Adventus

"The central doctrine of Christianity, then, is not that God is a bastard. It is, in the words of the late Dominican theologian Herbert McCabe, that if you don’t love you’re dead, and if you do, they’ll kill you."--Terry Eagleton

"It is impossible for me to say in my book one word about all that music has meant in my life. How then can I hope to be understood?--Ludwig Wittgenstein

“The opposite of poverty is not wealth; the opposite of poverty is justice."--Bryan Stevenson

Wednesday, July 13, 2005

Wow. Who knew?

Speaking of the "bandwagon," a little history lesson on who Karl Rove is, courtesy of the Guardian, back in 2004.

A grand jury is now investigating the leak of Plame's name, a federal felony. Rove has denied being its source, and Wilson believes now he may have tried to push the story only after her name had already been published. Rove has yet to appear before the grand jury, but he has retained an expensive Washington lawyer.

It is a dangerous moment for Rove, but he has escaped from a litany of political scandals unscathed, and even enhanced. Bush's other nickname for the Boy Genius is "Turd Blossom" - a Texanism for a flower that blooms from cattle excrement. This year, there should be ample opportunity for him to earn the title.
And, if you are wondering why Bush is suddenly taking a Karl who? position, the Guardian gives us a succinct explanation, too:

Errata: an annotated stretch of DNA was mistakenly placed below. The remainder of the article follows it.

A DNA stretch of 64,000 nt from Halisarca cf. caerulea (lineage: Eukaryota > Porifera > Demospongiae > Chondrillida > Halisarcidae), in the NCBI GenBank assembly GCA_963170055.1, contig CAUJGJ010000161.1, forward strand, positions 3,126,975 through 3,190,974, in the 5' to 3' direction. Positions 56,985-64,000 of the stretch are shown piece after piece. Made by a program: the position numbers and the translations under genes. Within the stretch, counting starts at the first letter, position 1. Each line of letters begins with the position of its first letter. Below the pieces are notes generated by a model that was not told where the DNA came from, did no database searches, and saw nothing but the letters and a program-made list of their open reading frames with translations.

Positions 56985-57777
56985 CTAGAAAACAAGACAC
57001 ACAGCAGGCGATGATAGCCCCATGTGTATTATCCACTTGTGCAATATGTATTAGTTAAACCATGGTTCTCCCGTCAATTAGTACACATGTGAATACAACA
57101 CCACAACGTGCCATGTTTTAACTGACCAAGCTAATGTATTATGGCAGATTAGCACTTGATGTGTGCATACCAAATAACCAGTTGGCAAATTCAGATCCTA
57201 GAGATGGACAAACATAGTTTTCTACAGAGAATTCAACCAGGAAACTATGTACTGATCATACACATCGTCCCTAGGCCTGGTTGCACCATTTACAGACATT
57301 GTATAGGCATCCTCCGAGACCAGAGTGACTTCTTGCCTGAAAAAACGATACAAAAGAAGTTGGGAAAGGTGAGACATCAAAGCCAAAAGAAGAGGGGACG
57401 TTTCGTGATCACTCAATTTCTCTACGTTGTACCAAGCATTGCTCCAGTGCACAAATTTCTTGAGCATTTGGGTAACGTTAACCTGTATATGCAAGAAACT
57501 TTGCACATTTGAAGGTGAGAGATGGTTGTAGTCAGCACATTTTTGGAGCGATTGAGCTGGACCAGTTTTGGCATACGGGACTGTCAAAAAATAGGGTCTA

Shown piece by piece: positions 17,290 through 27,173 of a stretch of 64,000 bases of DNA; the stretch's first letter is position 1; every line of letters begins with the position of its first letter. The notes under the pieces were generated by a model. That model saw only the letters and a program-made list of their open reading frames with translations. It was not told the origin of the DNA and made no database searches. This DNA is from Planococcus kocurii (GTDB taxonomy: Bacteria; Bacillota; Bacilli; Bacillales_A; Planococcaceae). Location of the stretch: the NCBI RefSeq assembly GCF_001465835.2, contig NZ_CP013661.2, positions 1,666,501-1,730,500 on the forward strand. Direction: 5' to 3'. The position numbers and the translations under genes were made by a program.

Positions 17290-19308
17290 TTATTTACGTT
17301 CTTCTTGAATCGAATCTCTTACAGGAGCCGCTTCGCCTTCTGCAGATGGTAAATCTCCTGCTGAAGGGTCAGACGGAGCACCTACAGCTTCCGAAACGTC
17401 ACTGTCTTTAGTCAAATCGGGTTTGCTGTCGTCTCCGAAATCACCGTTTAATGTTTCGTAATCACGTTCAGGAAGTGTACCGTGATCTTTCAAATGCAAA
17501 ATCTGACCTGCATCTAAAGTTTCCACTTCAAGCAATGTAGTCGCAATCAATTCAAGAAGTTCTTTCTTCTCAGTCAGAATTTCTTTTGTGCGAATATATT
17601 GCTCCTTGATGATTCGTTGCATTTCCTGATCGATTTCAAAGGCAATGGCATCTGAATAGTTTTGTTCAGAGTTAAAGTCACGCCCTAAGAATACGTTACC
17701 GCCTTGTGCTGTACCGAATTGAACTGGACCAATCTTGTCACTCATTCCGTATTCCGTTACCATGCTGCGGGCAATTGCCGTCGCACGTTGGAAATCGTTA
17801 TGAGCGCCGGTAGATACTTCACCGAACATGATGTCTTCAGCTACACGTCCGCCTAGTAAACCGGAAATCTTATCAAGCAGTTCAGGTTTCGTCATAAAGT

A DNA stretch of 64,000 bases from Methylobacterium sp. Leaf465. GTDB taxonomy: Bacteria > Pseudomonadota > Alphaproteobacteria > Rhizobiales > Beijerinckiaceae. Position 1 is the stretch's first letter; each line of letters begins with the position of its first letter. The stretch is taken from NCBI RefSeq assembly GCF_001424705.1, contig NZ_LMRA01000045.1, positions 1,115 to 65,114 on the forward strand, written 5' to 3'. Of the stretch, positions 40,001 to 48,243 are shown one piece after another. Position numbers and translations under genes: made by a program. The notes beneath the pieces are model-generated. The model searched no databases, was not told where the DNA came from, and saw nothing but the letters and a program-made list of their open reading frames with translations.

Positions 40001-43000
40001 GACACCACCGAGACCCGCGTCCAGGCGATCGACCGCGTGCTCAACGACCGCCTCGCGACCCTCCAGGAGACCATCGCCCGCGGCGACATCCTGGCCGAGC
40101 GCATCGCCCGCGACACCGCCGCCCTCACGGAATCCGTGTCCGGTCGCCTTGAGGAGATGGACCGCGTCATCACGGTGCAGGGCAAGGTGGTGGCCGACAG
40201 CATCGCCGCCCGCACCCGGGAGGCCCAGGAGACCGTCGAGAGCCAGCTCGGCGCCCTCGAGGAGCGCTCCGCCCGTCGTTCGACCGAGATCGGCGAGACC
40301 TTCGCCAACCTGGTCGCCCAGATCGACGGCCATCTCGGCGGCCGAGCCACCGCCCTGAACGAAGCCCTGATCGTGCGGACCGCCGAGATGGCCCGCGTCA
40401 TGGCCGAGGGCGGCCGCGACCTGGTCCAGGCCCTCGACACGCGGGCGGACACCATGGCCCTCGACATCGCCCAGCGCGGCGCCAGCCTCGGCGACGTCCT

"I think it's an enormous position of power, and it's hard to overstate. I think he's unique in the modern presidency," says Lou Dubose, a Texan journalist and Rove biographer. Rove's office is tight-lipped about the extent of his duties, but the few un-vetted memoirs to have escaped from this highly disciplined administration have all portrayed him as the single most powerful figure in it, with the (possible) exceptions of the president and vice-president.

"Karl is enormously powerful, maybe the single most powerful person in the modern, post-Hoover era ever to occupy a political adviser post near the Oval Office," John DiIulio, a former presidential adviser, wrote in a notoriously frank email to a journalist from Esquire magazine, after resigning in 2001. "Little happens on any issue without Karl's OK, and often he supplies such policy substance as the administration puts out."
They may have to drag him kicking and screaming away from the place. But then, I thought that about Nixon, too.

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